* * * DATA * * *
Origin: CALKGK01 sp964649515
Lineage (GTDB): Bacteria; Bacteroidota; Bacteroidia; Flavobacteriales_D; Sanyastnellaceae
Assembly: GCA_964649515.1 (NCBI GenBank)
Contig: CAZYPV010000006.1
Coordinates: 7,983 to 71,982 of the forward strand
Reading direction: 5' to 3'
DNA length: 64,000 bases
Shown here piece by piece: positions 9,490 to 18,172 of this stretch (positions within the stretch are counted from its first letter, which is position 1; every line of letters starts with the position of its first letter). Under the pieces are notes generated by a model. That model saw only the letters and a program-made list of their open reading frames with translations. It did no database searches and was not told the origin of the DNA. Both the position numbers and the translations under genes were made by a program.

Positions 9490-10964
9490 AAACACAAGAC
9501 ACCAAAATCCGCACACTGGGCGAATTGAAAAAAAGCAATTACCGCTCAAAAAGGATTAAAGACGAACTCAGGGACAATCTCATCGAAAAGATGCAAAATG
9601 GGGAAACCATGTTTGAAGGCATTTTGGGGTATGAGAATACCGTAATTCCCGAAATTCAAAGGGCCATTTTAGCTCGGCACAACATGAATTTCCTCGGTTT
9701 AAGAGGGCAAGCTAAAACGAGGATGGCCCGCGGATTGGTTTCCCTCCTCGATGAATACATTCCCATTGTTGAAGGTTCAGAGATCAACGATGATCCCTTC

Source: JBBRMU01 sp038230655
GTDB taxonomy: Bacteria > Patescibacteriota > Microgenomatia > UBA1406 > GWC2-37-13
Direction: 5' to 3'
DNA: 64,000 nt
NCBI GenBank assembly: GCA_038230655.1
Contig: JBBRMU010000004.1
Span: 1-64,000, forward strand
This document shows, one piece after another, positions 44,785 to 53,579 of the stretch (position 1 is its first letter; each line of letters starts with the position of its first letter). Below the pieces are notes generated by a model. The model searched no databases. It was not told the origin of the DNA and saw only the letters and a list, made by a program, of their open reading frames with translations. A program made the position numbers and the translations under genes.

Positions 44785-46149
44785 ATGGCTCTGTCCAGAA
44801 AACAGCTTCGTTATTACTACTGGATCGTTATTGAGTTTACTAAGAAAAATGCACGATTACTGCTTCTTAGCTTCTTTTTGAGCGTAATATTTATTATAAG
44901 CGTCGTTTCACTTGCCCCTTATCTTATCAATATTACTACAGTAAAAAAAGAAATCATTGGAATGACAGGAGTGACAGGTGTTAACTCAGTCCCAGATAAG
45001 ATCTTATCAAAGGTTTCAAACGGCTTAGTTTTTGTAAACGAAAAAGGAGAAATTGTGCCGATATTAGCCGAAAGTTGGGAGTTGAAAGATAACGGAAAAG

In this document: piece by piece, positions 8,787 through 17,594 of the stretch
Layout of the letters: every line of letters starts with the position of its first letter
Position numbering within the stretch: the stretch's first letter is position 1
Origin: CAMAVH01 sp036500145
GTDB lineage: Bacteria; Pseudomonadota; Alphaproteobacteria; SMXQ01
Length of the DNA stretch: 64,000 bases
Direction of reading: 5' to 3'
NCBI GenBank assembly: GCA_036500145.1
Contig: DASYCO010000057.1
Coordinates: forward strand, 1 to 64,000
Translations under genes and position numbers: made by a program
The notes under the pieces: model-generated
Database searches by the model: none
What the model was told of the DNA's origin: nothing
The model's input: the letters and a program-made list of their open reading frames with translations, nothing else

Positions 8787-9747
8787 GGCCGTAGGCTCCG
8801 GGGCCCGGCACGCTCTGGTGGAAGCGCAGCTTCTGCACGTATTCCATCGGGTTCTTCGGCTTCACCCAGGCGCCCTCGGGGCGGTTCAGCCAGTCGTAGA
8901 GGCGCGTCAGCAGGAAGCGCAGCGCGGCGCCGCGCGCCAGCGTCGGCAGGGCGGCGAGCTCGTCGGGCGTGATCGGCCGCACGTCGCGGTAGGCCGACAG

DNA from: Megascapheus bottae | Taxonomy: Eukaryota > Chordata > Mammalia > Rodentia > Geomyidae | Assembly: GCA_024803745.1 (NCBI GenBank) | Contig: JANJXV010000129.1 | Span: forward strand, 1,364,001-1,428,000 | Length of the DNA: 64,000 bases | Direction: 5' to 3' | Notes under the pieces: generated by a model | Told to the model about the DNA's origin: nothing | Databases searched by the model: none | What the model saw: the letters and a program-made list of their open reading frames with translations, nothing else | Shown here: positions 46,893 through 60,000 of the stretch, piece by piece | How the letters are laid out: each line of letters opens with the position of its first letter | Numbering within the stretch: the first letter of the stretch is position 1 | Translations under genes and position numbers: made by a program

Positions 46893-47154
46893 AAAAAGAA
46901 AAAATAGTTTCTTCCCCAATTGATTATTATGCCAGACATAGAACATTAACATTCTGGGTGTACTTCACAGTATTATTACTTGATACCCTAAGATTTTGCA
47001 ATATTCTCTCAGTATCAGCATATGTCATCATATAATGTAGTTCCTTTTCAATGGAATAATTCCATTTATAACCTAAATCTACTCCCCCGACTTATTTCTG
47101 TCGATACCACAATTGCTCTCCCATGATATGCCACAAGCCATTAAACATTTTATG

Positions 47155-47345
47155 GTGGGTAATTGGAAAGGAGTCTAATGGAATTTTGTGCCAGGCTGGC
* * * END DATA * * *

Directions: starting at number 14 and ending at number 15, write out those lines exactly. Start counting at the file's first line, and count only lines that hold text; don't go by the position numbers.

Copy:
Source: JBBRMU01 sp038230655
GTDB taxonomy: Bacteria > Patescibacteriota > Microgenomatia > UBA1406 > GWC2-37-13